Mike Svab, head professional and manager at Norwich Golf Course in Norwich, Ct., said the aim of the club’s management is quite simple, to provide a great experience for all players.
The golf course is in great shape and aeration is over and healed. Norwich has always been known for its fine playing conditions and as a fun, somewhat tricky layout that is approachable and interesting for players of all abilities. The course has quite a history, having opened way back in 1925, on July 4th no less. It was designed by Tull and Tull, a famous golf course architectural firm of the day, and there is some indication that Walter Travis, a noted designer and legendary amateur player, had a hand in the routing, or at least offered suggestions to Tull and Tull.
Norwich isn’t long, just 6,191 yards from the tips. But its slope of 131 from the championship markers gives you an idea of just how difficult it can be to navigate this track. The course features three sets of tees for different skill levels and the greens and fairways are rye grass. There is no water on any of the holes and quite a bit of elevation changes, both off the tees and on approach shots to the small and pushed up greens.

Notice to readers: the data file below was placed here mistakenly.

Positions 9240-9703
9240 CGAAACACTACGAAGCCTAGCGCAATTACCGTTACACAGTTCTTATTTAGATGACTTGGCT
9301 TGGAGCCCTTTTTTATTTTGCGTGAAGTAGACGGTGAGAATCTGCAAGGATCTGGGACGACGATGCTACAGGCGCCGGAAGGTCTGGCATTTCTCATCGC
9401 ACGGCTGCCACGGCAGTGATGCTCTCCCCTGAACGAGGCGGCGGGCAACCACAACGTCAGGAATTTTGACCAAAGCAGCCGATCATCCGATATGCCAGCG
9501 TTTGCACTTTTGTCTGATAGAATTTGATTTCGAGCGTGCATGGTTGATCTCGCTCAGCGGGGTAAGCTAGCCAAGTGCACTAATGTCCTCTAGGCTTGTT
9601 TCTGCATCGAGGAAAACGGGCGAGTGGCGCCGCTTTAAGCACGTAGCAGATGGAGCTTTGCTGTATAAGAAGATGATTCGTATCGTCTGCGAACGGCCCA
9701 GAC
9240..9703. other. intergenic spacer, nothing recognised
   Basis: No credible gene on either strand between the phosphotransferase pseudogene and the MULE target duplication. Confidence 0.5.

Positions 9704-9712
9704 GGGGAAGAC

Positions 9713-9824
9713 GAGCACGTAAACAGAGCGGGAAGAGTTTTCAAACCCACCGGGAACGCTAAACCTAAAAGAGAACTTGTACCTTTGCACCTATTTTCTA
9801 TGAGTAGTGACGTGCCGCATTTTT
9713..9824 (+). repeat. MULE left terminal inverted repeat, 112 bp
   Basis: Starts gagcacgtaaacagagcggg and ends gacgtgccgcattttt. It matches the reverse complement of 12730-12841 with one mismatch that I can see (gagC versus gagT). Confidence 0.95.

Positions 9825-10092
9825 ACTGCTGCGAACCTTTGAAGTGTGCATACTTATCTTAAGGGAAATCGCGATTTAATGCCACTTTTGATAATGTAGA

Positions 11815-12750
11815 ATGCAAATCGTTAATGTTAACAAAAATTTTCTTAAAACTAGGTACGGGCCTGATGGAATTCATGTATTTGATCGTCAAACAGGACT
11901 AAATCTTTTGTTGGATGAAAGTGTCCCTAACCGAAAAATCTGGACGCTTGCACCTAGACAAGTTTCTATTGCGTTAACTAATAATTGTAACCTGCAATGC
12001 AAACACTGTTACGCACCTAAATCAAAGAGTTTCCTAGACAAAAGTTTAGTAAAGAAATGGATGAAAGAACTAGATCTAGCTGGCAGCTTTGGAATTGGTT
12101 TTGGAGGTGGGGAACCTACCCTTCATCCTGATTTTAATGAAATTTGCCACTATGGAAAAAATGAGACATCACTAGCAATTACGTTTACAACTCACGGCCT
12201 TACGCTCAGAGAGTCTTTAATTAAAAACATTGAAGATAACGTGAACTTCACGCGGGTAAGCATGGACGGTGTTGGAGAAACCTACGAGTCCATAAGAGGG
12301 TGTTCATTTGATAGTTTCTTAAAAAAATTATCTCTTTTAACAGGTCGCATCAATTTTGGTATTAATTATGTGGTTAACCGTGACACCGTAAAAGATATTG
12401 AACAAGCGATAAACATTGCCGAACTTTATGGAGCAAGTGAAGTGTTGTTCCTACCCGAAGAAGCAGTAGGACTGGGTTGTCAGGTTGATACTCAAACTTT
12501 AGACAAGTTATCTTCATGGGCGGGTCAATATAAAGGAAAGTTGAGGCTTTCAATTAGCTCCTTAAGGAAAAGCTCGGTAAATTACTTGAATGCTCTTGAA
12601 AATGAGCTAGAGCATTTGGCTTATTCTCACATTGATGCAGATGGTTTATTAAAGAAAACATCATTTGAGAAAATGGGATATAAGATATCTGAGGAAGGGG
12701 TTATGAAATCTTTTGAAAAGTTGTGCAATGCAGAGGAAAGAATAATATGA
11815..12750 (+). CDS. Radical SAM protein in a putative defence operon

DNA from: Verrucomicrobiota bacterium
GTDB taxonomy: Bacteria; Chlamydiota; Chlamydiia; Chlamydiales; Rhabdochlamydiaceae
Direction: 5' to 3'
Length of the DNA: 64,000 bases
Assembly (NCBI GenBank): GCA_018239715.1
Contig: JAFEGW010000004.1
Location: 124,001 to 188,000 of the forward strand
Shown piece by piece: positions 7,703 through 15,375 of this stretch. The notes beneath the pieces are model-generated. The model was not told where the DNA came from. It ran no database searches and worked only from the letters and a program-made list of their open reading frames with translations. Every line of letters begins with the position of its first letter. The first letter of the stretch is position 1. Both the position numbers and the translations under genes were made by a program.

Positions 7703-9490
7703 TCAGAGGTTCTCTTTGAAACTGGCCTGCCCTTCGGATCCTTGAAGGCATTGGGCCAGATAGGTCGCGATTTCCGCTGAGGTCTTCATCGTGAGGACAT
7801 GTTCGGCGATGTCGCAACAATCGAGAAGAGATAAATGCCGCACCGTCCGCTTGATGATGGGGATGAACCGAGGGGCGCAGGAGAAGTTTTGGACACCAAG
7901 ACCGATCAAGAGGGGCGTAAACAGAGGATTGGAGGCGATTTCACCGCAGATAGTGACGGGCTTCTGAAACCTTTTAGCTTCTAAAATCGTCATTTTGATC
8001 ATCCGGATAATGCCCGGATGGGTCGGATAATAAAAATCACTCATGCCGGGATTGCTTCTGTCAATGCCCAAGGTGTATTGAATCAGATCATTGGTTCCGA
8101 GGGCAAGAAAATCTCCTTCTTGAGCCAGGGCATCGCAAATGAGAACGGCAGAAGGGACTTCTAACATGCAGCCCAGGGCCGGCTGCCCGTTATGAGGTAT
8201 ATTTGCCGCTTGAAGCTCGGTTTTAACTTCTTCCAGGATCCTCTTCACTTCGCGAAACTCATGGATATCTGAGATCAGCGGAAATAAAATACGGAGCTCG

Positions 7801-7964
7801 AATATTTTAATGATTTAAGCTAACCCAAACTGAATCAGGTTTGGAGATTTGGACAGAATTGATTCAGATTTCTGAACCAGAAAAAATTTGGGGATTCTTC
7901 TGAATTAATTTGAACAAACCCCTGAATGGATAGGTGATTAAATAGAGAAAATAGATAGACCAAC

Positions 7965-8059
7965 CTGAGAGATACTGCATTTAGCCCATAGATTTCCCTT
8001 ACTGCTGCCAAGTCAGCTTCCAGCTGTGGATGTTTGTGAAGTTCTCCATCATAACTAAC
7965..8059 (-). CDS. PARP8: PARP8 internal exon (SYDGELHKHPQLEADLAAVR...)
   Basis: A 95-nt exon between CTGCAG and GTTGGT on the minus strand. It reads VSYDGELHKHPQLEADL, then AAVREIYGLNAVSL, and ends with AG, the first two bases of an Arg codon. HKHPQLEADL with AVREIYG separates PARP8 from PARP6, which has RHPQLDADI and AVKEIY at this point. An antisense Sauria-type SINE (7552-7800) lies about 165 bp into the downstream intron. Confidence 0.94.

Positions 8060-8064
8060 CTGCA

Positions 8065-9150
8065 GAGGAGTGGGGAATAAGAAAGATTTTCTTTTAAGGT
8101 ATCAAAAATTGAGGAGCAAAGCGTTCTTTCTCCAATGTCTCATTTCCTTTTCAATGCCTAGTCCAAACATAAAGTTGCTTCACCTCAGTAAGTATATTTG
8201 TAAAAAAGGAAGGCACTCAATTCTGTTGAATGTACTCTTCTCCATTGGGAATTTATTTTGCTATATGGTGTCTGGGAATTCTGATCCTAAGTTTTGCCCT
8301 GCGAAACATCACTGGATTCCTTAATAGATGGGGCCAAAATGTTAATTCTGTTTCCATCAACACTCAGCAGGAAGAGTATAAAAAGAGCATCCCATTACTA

There are several short par-fours, the first, second, sixth, eighth and 17th, where the green can be reached, or approximated, by big hitters off the tee. But ample bunkering on some of these holes and mounding can cause problems even on short pitch shots. A few of the par-fours, like the third and 10th, while not long dogleg, which places a premium on hitting the fairway in the proper position to leave an unfettered approach to the undulating greens.
The progression of holes at Norwich is somewhat eclectic; there is only one par-five and one par-three on the front side with three par-threes and two par-fives on the back. The 14th is the longest hole on the course at 560 yards. The layout ends in an unusual fashion, with a par-three that plays 178 yards from the back markers.